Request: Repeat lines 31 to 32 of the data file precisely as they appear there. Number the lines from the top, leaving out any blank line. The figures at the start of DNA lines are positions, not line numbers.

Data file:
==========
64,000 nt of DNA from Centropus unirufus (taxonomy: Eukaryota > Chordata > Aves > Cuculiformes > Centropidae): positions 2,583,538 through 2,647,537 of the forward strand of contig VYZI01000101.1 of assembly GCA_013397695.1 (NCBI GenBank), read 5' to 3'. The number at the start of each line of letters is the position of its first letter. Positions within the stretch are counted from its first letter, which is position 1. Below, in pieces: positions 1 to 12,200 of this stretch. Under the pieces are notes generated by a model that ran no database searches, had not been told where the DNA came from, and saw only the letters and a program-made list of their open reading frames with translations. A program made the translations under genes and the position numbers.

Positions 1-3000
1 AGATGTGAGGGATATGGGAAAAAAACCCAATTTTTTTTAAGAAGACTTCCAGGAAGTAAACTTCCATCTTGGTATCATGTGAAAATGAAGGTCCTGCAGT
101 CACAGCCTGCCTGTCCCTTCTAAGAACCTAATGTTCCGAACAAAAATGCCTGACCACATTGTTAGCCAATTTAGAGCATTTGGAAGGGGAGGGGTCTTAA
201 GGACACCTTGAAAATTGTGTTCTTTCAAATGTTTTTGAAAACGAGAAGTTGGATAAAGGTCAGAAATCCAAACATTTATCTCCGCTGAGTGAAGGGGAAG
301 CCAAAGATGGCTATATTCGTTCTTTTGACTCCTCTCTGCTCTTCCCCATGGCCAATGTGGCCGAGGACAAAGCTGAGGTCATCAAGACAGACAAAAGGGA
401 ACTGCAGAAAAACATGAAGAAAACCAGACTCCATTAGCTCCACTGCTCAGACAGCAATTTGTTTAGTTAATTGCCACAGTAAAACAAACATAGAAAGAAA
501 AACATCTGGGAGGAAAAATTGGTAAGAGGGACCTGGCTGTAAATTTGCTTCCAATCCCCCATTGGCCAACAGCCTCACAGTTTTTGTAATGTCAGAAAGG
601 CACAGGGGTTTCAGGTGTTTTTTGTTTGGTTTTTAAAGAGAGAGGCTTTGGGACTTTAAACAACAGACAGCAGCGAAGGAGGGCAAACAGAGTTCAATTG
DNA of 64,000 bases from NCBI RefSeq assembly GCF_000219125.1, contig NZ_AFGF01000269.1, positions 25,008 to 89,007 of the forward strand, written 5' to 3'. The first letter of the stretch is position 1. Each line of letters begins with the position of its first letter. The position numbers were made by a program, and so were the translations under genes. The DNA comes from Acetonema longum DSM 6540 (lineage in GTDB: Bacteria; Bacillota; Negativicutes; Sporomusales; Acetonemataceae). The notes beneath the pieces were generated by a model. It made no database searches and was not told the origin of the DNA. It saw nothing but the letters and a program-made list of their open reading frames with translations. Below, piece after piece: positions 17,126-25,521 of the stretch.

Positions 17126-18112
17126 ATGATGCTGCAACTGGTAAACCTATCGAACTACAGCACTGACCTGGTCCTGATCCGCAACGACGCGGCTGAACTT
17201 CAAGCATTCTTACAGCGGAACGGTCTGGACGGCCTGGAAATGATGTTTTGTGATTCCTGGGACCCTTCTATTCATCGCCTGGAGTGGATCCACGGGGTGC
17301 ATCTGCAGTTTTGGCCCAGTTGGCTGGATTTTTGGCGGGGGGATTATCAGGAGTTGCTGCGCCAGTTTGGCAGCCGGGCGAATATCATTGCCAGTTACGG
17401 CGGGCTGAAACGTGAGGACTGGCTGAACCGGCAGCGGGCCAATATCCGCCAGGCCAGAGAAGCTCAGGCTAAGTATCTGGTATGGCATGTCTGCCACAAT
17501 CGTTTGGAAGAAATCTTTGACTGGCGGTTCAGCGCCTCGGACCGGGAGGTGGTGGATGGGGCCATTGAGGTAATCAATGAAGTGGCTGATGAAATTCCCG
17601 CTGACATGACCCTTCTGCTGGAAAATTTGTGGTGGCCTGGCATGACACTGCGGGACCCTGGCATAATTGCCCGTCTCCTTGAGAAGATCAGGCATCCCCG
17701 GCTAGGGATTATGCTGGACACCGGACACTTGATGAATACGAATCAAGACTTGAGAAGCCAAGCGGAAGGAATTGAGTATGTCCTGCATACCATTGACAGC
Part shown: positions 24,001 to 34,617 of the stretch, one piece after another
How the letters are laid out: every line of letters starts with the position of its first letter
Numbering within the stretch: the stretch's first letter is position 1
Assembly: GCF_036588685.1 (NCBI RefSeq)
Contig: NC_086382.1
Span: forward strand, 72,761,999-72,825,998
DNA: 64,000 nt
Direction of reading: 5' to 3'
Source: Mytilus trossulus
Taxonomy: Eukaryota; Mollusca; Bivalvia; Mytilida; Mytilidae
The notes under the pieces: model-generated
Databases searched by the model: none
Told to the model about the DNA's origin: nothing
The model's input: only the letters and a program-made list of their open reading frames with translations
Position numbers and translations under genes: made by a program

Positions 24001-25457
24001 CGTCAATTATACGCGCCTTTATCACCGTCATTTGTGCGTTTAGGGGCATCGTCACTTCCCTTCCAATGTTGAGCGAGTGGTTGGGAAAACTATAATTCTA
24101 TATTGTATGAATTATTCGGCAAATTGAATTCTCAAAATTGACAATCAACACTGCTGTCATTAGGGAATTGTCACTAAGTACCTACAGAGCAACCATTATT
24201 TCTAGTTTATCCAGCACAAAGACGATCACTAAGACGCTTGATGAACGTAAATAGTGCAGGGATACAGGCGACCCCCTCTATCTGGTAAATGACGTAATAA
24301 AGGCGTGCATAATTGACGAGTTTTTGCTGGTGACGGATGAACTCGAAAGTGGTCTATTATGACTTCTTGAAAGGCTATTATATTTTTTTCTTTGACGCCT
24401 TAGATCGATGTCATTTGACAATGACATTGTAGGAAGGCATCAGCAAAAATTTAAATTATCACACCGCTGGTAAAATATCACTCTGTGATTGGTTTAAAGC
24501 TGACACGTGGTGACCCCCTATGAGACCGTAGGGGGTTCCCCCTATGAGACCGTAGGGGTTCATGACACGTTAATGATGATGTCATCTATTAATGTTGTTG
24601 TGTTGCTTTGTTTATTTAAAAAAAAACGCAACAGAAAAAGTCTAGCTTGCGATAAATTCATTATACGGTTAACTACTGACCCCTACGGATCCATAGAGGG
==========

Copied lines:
Told to the model about the DNA's origin: nothing
The model's input: only the letters and a program-made list of their open reading frames with translations